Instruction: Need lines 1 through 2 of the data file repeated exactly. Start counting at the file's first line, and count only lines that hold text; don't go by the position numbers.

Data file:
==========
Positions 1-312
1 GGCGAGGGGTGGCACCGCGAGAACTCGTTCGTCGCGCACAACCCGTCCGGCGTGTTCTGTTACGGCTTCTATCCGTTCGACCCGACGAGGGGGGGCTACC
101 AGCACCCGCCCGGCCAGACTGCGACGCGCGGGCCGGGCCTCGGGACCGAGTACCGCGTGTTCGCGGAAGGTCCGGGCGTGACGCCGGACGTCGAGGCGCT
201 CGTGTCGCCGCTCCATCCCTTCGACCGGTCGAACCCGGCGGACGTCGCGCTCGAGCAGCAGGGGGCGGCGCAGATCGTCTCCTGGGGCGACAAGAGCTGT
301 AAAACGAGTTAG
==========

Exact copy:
Positions 1-312
1 GGCGAGGGGTGGCACCGCGAGAACTCGTTCGTCGCGCACAACCCGTCCGGCGTGTTCTGTTACGGCTTCTATCCGTTCGACCCGACGAGGGGGGGCTACC